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I once met a woman who would always say “Discipline is Freedom.”

At first, that struck me as a pretty odd statement. ‘Discipline’ and ‘Freedom’ aren't two words we often hear in the same sentence.

When I hear the word ‘Freedom’, I think of a soaring eagle, or smiling travelers, or people on adventure doing whatever they would like. And when I think of ‘Discipline’ it feels tough and hard. I think of characteristics of warriors or athletes or a scientist studying in a lab.

These two words feel worlds apart.

But then I sat and listened to this woman’s story, and her message became clearer.

This woman was an addict. She had become reliant on drugs and alcohol to get through the struggles of life. She described being tied down to fear, overcome by insecurity, trapped by feelings of being less than and unlovable...and the only way she could find temporary relive was through a mind-altering substance. (keyword being temporary)

Her life had no meaning, the only item on her ‘to-do list’ was to score more drugs and booze…but finally, one day when the pain became terrible enough, she found AA, and began a journey to stay clean.

She soon found just how important discipline was.

She attended meetings frequently, she worked with a sponsor, she went through the 12-steps of the program. When she wanted to quit, and go back out and get a drink or fix, she stayed disciplined. After months of ups-and-downs, she started to see the bondage of her life disappear.

  • She says the anxiety removed.

  • The insecurities diminished.

  • She wasn't a slave to the fear.

  • She was achieving peace of mind and mental freedom.

She was so excited as she began to talk about how her ‘discipline had created a life of freedom.’ She spoke with such enthusiasm…in a way, I had never heard people talk about the word discipline.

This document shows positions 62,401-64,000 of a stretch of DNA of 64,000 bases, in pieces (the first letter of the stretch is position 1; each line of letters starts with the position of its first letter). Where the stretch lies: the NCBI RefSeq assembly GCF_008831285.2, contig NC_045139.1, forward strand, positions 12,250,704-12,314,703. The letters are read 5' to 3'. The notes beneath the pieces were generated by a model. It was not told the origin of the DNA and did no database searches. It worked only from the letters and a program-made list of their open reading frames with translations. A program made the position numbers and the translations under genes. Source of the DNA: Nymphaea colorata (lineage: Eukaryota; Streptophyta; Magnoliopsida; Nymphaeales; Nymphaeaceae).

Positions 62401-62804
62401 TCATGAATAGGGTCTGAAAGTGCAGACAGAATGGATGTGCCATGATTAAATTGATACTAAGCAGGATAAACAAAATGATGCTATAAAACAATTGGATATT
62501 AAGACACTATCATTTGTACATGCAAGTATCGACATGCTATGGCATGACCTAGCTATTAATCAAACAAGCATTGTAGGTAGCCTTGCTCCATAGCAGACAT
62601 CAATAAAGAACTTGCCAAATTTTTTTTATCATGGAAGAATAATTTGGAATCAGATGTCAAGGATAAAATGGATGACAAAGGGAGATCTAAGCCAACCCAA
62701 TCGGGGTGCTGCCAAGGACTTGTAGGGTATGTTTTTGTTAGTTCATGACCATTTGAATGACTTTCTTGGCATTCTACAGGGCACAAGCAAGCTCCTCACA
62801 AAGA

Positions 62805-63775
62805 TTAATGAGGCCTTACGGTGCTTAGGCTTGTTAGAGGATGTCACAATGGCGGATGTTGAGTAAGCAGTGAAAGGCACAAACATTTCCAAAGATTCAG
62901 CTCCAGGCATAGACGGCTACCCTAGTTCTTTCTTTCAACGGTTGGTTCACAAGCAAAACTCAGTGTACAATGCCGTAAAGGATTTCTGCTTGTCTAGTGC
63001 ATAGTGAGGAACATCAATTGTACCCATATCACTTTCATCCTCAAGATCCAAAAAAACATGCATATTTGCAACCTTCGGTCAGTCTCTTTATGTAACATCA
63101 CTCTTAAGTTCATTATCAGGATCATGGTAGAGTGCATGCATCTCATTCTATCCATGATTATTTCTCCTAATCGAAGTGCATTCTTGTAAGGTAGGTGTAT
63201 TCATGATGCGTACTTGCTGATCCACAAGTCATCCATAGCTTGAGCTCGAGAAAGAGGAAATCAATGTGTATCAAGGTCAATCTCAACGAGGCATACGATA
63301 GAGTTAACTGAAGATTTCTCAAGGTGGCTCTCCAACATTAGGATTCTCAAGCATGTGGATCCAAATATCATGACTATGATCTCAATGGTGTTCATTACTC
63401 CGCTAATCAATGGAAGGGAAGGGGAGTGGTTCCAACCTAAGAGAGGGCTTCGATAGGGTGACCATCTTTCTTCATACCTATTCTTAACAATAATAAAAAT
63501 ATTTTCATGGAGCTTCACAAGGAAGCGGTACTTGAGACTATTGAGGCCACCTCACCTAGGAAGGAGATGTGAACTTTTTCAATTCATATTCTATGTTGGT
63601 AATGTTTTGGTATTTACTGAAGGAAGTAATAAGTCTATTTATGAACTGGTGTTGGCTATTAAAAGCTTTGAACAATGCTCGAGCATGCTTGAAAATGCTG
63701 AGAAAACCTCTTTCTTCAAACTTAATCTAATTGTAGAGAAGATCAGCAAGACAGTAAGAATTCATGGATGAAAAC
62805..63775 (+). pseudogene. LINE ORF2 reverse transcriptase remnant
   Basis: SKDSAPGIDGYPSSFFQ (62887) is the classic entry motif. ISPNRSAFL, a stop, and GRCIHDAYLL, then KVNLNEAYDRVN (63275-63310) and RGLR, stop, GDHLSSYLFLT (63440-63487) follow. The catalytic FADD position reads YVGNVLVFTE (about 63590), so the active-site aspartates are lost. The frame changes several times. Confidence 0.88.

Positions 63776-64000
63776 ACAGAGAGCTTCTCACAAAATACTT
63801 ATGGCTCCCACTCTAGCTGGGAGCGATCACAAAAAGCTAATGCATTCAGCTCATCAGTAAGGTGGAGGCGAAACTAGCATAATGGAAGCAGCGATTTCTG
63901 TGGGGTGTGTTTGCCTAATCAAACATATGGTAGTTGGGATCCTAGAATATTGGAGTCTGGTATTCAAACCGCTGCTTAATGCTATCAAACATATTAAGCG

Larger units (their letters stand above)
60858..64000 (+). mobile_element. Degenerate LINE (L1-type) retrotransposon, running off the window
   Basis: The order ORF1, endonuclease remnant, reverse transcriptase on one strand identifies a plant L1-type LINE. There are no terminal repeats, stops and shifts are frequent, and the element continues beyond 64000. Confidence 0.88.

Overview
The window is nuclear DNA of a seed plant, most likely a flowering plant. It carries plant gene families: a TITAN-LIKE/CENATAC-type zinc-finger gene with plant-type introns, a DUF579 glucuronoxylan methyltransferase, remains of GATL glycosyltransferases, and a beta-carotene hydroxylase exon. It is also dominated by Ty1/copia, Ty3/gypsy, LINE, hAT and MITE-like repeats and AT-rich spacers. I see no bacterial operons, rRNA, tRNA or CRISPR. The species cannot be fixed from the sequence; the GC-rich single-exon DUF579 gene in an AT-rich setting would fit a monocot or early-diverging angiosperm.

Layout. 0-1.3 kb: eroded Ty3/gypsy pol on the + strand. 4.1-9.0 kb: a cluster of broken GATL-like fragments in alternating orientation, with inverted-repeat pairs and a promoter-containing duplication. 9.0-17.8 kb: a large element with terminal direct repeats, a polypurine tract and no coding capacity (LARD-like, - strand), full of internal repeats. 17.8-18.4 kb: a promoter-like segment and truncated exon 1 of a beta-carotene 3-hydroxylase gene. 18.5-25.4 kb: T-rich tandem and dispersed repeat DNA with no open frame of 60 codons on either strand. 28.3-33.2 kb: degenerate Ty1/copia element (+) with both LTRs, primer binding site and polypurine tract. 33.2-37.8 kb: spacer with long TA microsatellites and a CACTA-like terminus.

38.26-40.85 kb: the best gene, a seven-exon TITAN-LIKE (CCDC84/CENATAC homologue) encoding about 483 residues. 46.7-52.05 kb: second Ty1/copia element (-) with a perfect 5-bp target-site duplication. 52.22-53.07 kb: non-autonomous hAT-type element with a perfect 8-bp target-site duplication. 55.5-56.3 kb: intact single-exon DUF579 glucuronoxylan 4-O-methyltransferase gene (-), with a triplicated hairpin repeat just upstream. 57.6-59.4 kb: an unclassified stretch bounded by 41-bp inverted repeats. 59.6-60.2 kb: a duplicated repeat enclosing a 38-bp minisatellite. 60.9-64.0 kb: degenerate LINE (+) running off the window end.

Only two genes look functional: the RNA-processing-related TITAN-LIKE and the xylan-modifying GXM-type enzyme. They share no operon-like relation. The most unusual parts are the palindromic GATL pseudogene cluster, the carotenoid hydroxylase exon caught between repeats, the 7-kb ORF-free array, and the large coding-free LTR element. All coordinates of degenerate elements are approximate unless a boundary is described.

I was very inspired by this woman, and if her message had stopped there, I would have had a great takeaway.

However, I am so happy she continued speaking because what she said next was incredible.

A couple years into her journey with sobriety, she was in a terrible car accident and as a result was bedridden for several months.

She was unable to walk on her own.

She couldn't get to the bathroom.

She had many limitations, parts of her physical freedom had been taken away.

She then started the long road back through physical rehab. She got up each day with a big challenge ahead of her. She had a new fear of never walking again.

But she remembered about how it felt early in recovery.

She knew that once before in her life, she had experienced how discipline provided freedom, so she trusted in the process. Slowly but surely, she stayed on task, she stayed persistent and faithful, she did the work, she was disciplined, and she eventually walked out of the hospital, and regained her physical freedom.

I know that it could not have been easy. I know there were moments when she wanted to quit. I know that it was not only a physical rollercoaster but also an emotional and mental rollercoaster.

Once again, her disciple led to freedom.

The first time with addiction it was mental freedom. And the second time with the accident it was physical freedom.

I share that story because I never saw discipline that way.

I always looked at discipline from a cop’s kid mentality: An athlete, a warrior, a tough, King Leonidas in 300, Brad Pitt as Achilles in Troy type of disciple. I saw it as a sacrifice needed to be tough and stoic.

But this courageous and disciplined and dedicated woman gave me a new and different way of looking at discipline.

Maybe you struggle with discipline because it feels too hard.

Maybe you struggle with discipline because you don’t believe it will lead to anything worthwhile.

Maybe you struggle with discipline because your reasons to act aren’t strong enough to overcome.

Perhaps it is time you adopt this woman’s mantra.

Perhaps we can start to view discipline as helping us achieve freedom. That souring eagle high above the mountaintop type of Freedom.

When I think of Glorious Freedom and Victorious Freedom, it makes the discipline feel more enjoyable. It gives the discipline meaning and it develops purpose.

  • I start to believe that getting out of bed at the time I set the alarm for will take me closer to freedom.

  • I know sitting down and writing when I want to be a writer will get me closer to freedom.

  • I trust that going to the gym consistently will take me closer to freedom.

  • Having the discipline to not buying the things we don't need will help us find financial freedom.

Whether it is mental or physical or financial, discipline gets us closer to freedom, and I think that freedom is at the core of what we really want in life.

Let's work to change our outlook on discipline, so we can practice it, we can own it, and then we get the reward from it which is: Freedom.


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